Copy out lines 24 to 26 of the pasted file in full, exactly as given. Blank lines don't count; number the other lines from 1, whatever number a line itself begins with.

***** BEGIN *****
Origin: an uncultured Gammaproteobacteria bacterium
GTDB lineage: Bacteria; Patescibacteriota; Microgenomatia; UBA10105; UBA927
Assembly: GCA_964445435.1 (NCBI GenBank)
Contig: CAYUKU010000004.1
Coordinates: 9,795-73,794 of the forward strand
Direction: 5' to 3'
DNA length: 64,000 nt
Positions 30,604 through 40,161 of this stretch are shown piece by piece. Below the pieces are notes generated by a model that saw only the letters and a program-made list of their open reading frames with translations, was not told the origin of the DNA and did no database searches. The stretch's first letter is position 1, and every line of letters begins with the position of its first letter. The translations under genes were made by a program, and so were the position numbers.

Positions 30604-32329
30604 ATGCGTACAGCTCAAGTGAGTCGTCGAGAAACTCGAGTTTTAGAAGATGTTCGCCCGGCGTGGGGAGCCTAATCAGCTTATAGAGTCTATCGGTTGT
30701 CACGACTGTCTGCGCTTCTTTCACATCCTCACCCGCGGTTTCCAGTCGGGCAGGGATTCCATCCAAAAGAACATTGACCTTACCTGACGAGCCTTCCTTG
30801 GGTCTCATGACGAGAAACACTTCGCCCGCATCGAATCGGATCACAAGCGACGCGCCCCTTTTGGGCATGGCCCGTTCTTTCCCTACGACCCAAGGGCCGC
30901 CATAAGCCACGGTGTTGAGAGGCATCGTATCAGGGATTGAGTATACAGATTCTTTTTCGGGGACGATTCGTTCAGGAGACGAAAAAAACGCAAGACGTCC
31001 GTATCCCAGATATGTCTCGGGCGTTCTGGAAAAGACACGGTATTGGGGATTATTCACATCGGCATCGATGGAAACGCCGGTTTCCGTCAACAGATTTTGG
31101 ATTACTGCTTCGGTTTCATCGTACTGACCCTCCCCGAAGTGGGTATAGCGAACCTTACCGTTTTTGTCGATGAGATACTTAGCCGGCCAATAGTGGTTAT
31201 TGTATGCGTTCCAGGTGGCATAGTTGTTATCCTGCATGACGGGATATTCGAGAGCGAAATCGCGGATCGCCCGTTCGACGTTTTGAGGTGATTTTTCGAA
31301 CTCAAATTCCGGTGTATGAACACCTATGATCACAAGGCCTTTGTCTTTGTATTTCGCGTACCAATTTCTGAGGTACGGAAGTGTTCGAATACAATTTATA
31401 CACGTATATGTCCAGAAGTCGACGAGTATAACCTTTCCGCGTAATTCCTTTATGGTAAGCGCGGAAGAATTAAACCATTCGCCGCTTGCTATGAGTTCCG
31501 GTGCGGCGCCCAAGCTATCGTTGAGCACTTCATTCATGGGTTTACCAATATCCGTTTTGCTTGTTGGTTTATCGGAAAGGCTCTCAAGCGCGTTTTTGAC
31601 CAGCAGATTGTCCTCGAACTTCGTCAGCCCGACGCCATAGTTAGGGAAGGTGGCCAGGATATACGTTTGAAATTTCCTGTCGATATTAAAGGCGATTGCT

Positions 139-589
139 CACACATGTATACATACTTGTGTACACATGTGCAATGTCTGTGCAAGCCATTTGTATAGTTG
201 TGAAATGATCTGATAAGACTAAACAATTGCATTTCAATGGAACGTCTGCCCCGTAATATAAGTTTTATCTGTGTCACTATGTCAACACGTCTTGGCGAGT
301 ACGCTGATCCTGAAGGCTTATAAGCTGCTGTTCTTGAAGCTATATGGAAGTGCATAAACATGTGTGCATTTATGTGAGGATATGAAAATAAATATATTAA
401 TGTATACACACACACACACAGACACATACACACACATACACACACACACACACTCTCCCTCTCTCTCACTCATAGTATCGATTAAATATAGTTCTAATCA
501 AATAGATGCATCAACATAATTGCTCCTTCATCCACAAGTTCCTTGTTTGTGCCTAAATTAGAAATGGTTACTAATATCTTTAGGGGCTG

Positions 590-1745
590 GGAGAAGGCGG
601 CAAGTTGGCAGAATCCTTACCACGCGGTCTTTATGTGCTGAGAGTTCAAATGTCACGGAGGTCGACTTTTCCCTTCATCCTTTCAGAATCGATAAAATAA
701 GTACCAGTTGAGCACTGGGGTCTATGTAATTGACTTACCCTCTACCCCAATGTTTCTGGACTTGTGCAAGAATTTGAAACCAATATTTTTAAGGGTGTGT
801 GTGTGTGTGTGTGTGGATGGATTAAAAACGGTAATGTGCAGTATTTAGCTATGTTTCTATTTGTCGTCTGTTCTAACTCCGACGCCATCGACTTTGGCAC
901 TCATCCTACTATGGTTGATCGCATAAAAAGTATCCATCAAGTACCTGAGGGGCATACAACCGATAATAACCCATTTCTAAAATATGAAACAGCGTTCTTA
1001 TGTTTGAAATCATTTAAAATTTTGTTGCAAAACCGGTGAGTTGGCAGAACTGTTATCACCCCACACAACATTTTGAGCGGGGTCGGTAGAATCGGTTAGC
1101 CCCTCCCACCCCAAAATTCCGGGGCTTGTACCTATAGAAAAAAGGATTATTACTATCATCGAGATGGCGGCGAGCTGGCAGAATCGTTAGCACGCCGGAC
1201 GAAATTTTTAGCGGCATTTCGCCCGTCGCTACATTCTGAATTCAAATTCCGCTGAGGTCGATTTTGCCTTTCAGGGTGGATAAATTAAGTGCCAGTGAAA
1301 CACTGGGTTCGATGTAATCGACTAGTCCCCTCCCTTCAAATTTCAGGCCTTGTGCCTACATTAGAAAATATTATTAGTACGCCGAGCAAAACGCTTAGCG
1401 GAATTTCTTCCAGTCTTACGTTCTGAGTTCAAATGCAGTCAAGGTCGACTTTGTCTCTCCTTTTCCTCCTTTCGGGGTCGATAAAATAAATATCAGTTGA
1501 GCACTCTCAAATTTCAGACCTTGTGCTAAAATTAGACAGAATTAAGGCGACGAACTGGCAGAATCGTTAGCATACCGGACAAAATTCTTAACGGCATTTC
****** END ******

301 ACGCTGATCCTGAAGGCTTATAAGCTGCTGTTCTTGAAGCTATATGGAAGTGCATAAACATGTGTGCATTTATGTGAGGATATGAAAATAAATATATTAA
401 TGTATACACACACACACACAGACACATACACACACATACACACACACACACACTCTCCCTCTCTCTCACTCATAGTATCGATTAAATATAGTTCTAATCA
501 AATAGATGCATCAACATAATTGCTCCTTCATCCACAAGTTCCTTGTTTGTGCCTAAATTAGAAATGGTTACTAATATCTTTAGGGGCTG